No dates before 1969?
It would be funny though to have the first post in your blog dated as your actual birthday, the very beginning of it all.
Except in my case this isn’t possible 🙁 -> 1963 (sigh…)
No, I wasn’t blogging in the 1500’s – I was just experimenting. I can change the dates to something equally silly in the future, but for the record this is a feature MT has and WP doesn’t. See http://jemimap.freeshell.org/moveablecolor/ – the month names are in Portuguese, which was as close as I could get to Latin in MT.
Haven’t been around these forums lately, was wondering if anyone else was worried about UNIX epoch. A little while back, I wrote a work-around for WP 1.0 that used and open source library of time calculations (adodb, I think?), and it seemed (on the surface) to work OK. This wasn’t too hard because WP stores the data-time field as a date data type in the DB, so no information is lost! Other tools are *much* harder to hack because they store them as integers – specifically int(10)’s. There were 5 or 6 places that needed modification, most calls went through a common set of time utilities. Not sure if this is still the case.
Why would someone want to do this? Not necessarily in a traditional blog, but I’ve run into historical societies, museums, etc., that want bios and “timelines” that are sortable, searchable and inter-related. With categories, profiles and “blogs”, you can do a lot of cool stuff!
Pepys Diary runs on MT and uses dates from the 17th century, so if they wanted to switch to WP they couldn’t. 🙁
Out of interest is there any limitation on how far in the future you can post?
It should be a very easy hack to translate the output of the date tag.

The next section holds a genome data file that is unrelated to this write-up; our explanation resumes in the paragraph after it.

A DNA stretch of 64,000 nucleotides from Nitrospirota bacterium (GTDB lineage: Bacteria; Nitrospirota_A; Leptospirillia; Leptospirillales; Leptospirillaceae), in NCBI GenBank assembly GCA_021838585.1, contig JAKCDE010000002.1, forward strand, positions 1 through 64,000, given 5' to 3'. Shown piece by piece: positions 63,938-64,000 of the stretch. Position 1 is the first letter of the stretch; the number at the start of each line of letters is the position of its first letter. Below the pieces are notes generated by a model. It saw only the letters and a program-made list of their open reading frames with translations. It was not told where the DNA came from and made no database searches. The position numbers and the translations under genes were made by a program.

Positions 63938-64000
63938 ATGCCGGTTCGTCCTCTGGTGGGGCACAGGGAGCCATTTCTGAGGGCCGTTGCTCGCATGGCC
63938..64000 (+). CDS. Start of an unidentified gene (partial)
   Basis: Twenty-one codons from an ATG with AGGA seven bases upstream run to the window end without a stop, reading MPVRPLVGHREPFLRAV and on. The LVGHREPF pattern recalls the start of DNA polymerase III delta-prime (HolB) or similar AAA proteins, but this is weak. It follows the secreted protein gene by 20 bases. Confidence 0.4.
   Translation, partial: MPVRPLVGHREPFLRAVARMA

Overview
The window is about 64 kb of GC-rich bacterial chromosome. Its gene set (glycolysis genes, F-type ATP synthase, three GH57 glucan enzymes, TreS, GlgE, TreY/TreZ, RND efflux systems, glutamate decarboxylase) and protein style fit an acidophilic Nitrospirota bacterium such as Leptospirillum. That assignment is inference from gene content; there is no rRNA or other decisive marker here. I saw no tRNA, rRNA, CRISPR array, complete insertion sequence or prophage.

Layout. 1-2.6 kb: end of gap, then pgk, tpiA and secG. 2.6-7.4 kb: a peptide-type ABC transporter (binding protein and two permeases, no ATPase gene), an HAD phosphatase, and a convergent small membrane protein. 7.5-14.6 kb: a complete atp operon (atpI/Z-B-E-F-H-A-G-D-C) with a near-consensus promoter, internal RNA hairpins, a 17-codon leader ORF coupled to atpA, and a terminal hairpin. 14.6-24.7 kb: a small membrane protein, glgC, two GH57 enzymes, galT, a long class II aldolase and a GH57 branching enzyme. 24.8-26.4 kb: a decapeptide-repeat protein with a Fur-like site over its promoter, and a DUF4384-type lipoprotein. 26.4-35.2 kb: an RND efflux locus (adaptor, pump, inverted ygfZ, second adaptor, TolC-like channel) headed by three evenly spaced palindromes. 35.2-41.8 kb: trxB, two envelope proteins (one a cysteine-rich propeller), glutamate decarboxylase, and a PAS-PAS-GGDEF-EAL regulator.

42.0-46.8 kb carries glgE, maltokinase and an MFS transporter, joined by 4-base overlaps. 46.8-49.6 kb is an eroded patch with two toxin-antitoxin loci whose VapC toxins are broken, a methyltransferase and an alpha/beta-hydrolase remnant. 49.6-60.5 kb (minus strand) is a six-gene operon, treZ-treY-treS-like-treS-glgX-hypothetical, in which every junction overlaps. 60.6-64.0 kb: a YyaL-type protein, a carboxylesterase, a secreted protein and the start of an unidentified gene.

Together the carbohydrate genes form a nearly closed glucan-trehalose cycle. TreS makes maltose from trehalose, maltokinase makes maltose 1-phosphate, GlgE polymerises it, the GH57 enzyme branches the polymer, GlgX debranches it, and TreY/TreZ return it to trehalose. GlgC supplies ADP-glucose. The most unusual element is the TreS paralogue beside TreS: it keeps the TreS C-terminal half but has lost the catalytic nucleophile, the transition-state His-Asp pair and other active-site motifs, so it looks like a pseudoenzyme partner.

Here’s the short doc at the top of the adodb code:
PHP native date functions use integer timestamps for computations.
Because of this, dates are restricted to the years 1901-2038 on Unix
and 1970-2038 on Windows due to integer overflow for dates beyond
those years. This library overcomes these limitations by replacing the
native function’s signed integers (normally 32-bits) with PHP floating
point numbers (normally 64-bits).
Dates from 100 A.D. to 3000 A.D. and later
have been tested. The minimum is 100 A.D. as <100 will invoke the
2 => 4 digit year conversion. The maximum is billions of years in the
future, but this is a theoretical limit as the computation of that year
would take too long with the current implementation of adodb_mktime().
Technically, the db field itself should port into the WP db from MT. But the time functions, like mktime() are the problem. On 1.0x, I made a few changes to “functions.inc” and “template-functions.inc”, but they got broken out further in 1.2. There’s also some localization decisions you will have to make (like if you enter a date prior to 1884, it really doesn’t make a lot of sense, as GMT was only established in 10/1884 ).
And there are a other years that are affected by when the country in question adopted the Gregorian Calendar (affecting the month list and back/next keys).
If you look at Pepys Diary on the archive page, you’ll see that they list the years as “1659/60” to indicate that in England pre 1752, the new years was in March, dispite other Catholic countries of Europe having standardized on January 1 in 1622.
Just some trivia for the time-weary public! I’m working with another “community freeware” tool right now but I can say that the WP 1.0 was very easy to hack and took only a few hours to change and test.
I wish someone would fix (er… hack) this on WordPress 1.5 to make it display dates before 1969.
I’ve just started creating a WP1.5 blog based on my grandmother’s diaries for 1940 and 1941 and ran into this problem – just wondered whether anyone had … er, fixed this yet? Or could offer me any helpful suggestions?
You can try these instructions (note the use at your own risk disclaimer):
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